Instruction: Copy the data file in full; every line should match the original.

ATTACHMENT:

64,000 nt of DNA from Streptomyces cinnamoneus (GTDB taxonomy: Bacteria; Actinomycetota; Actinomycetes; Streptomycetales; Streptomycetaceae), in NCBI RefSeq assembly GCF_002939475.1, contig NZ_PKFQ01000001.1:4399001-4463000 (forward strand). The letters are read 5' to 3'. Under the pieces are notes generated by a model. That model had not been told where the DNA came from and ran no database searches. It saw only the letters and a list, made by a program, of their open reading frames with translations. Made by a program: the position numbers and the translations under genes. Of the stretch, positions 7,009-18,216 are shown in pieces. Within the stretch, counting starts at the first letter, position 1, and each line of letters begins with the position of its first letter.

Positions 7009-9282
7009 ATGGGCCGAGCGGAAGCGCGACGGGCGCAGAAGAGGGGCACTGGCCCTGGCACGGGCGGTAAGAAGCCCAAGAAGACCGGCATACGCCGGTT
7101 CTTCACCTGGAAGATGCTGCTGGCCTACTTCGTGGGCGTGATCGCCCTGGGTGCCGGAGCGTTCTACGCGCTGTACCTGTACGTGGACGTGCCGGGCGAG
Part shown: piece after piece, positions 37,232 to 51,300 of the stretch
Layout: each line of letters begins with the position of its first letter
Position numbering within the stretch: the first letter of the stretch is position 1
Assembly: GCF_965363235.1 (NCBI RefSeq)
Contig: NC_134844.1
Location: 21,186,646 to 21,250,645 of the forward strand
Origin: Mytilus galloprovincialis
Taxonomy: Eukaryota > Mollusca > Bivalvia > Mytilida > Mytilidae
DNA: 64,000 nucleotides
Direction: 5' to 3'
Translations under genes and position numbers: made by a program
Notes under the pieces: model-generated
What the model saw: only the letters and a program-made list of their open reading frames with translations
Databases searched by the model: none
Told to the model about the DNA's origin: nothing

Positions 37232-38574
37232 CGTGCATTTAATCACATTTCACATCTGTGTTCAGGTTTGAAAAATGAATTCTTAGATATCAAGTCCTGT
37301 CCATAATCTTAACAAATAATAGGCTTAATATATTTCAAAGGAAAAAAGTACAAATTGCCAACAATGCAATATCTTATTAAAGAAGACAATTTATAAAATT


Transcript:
64,000 nt of DNA from Streptomyces cinnamoneus (GTDB taxonomy: Bacteria; Actinomycetota; Actinomycetes; Streptomycetales; Streptomycetaceae), in NCBI RefSeq assembly GCF_002939475.1, contig NZ_PKFQ01000001.1:4399001-4463000 (forward strand). The letters are read 5' to 3'. Under the pieces are notes generated by a model. That model had not been told where the DNA came from and ran no database searches. It saw only the letters and a list, made by a program, of their open reading frames with translations. Made by a program: the position numbers and the translations under genes. Of the stretch, positions 7,009-18,216 are shown in pieces. Within the stretch, counting starts at the first letter, position 1, and each line of letters begins with the position of its first letter.

Positions 7009-9282
7009 ATGGGCCGAGCGGAAGCGCGACGGGCGCAGAAGAGGGGCACTGGCCCTGGCACGGGCGGTAAGAAGCCCAAGAAGACCGGCATACGCCGGTT
7101 CTTCACCTGGAAGATGCTGCTGGCCTACTTCGTGGGCGTGATCGCCCTGGGTGCCGGAGCGTTCTACGCGCTGTACCTGTACGTGGACGTGCCGGGCGAG
Part shown: piece after piece, positions 37,232 to 51,300 of the stretch
Layout: each line of letters begins with the position of its first letter
Position numbering within the stretch: the first letter of the stretch is position 1
Assembly: GCF_965363235.1 (NCBI RefSeq)
Contig: NC_134844.1
Location: 21,186,646 to 21,250,645 of the forward strand
Origin: Mytilus galloprovincialis
Taxonomy: Eukaryota > Mollusca > Bivalvia > Mytilida > Mytilidae
DNA: 64,000 nucleotides
Direction: 5' to 3'
Translations under genes and position numbers: made by a program
Notes under the pieces: model-generated
What the model saw: only the letters and a program-made list of their open reading frames with translations
Databases searched by the model: none
Told to the model about the DNA's origin: nothing

Positions 37232-38574
37232 CGTGCATTTAATCACATTTCACATCTGTGTTCAGGTTTGAAAAATGAATTCTTAGATATCAAGTCCTGT
37301 CCATAATCTTAACAAATAATAGGCTTAATATATTTCAAAGGAAAAAAGTACAAATTGCCAACAATGCAATATCTTATTAAAGAAGACAATTTATAAAATT